Nicholas Lovejoy reacts Wednesday at the Capital Judicial Center in Augusta as a prosecutor reads a detective’s narrative of the shooting death of his longtime partner, Melissa Sousa. Lovejoy entered a conditional plea of guilty for the 2019 murder of Sousa at their Waterville apartment. Andy Molloy/Kennebec Journal

AUGUSTA — Nicholas P. Lovejoy pleaded guilty to murdering Melissa Sousa, his longtime girlfriend and the mother of their two daughters, in Waterville in 2019.

Nicholas Lovejoy entered a conditional guilty plea Wednesday for the 2019 murder of his longtime girlfriend, Melissa Sousa, at their Waterville apartment. At right is defense attorney Scott Hess at the Capital Judicial Center in Augusta. Andy Molloy/Kennebec Journal

His sentence, as part of a plea agreement, will be capped at a maximum of 45 years in prison.

Lovejoy, 31, of Waterville, pleaded guilty to intentional and knowing murder in the death of Sousa, whose body was found by police in the basement of the Gold Street apartment the couple shared with their twin daughters.

His guilty plea, entered Wednesday at the Capital Judicial Center, was conditional, as it reserves the right for Lovejoy and his attorneys to appeal Superior Court Justice William Stokes’ previous ruling on their motion to suppress evidence in the case. If they’re successful in that appeal, he could withdraw his guilty plea.

Lovejoy admitted to police during interviews that he killed Sousa, according to court documents filed by Maine State Police Detective Ryan Brockway. He claimed she attacked him and pushed him down the stairs of their apartment building, then tried to shoot him, but the gun didn’t fire. He claimed he then retaliated, picking up the gun and shooting her twice in the stomach, then rolling her body in a tarp and wrapping it in duct tape before dumping it in the basement. Her body was found buried under a pile of trash, prosecutors said.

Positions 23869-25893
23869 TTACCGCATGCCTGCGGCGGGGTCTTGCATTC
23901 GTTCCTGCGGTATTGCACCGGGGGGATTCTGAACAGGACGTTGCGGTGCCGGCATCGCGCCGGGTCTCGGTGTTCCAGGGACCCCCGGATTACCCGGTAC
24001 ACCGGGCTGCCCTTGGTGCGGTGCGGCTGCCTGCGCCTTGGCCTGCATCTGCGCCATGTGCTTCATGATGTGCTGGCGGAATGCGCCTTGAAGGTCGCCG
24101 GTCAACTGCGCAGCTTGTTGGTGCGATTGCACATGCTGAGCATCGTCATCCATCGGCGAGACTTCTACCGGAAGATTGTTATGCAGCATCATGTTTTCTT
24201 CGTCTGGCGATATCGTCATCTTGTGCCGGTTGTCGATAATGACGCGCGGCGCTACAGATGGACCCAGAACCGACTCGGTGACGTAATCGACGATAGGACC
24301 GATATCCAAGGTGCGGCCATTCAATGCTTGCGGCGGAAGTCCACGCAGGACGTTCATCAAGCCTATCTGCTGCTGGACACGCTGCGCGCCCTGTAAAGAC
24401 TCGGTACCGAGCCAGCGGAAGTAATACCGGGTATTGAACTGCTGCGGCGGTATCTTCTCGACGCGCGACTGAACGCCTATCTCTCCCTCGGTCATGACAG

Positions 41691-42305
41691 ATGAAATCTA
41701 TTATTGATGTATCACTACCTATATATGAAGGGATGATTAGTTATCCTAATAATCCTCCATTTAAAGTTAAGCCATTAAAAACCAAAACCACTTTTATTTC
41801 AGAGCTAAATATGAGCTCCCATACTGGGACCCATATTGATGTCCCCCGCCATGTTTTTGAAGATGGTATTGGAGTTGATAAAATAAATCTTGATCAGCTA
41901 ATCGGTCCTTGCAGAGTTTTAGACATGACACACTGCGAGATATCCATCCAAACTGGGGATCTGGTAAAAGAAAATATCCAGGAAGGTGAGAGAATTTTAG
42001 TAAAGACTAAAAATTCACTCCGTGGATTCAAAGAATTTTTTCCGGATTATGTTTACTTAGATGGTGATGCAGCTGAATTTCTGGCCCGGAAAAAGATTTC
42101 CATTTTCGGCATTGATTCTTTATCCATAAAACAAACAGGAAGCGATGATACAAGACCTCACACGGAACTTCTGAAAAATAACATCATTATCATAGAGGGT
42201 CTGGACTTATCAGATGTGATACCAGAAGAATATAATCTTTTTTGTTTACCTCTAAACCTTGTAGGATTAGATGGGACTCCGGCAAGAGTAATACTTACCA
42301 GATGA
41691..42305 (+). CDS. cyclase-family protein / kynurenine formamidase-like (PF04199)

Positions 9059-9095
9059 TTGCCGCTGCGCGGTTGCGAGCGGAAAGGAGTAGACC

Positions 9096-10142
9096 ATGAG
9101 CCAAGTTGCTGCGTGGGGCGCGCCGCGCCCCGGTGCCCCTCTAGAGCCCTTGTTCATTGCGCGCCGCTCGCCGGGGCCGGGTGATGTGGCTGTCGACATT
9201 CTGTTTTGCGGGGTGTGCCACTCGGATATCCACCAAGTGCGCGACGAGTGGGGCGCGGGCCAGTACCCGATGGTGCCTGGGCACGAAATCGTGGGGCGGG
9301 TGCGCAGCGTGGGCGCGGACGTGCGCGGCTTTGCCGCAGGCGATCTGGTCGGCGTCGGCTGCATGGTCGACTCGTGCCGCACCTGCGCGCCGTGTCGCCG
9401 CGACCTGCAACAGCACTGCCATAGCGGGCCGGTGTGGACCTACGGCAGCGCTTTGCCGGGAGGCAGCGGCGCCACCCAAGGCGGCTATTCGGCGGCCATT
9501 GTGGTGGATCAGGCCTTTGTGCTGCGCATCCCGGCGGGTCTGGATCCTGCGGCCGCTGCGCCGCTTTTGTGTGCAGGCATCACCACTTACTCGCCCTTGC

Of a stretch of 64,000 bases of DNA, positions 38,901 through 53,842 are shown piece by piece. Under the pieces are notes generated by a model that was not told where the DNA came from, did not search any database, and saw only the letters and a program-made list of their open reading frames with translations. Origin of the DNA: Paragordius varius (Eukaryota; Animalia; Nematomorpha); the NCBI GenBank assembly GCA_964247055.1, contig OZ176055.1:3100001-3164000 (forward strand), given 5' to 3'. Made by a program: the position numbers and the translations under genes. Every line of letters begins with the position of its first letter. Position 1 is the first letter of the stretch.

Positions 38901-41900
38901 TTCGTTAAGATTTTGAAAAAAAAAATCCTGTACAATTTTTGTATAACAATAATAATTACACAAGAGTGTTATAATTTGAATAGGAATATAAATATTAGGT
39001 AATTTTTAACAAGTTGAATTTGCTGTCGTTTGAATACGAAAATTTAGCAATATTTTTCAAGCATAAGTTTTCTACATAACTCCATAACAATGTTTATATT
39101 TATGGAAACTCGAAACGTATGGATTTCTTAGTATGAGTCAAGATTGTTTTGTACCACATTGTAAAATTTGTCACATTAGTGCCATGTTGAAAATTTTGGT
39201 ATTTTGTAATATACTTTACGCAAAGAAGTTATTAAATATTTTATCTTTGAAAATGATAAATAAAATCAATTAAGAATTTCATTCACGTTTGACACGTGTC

Police, acting on a warrant, searched the apartment on Oct. 23, 2019, and found Sousa’s body in the basement. She was 29 and working at Dunkin’ Donuts at the time.


Authorities later determined Sousa had been shot four times by a handgun found in the couple’s kitchen. The gun was determined to have Lovejoy’s DNA on it.

Katie Sibley, an assistant attorney general prosecuting the case, said evidence shows the four shots were fired into Sousa from between 2 and 5 feet away. Previous court documents had indicated Sousa was shot twice.

A long, ongoing series of disturbing texts and social media messages from Lovejoy to Sousa in the weeks preceding her death, read by Sibley in court Wednesday, showed Lovejoy was enraged that Sousa was having an affair with another man. They included photographs of Lovejoy with guns, including one in which one of their daughters was visible in the background.

He threatened her, and the man she was allegedly having an affair with, both in person and via text or Facebook messages. Those threats include an argument with Sousa recorded on audio, on which Lovejoy “can be heard racking a gun and saying he has two options, ‘Kill you before I do that, or kill you before I do that,‘” a friend of Sousa told police.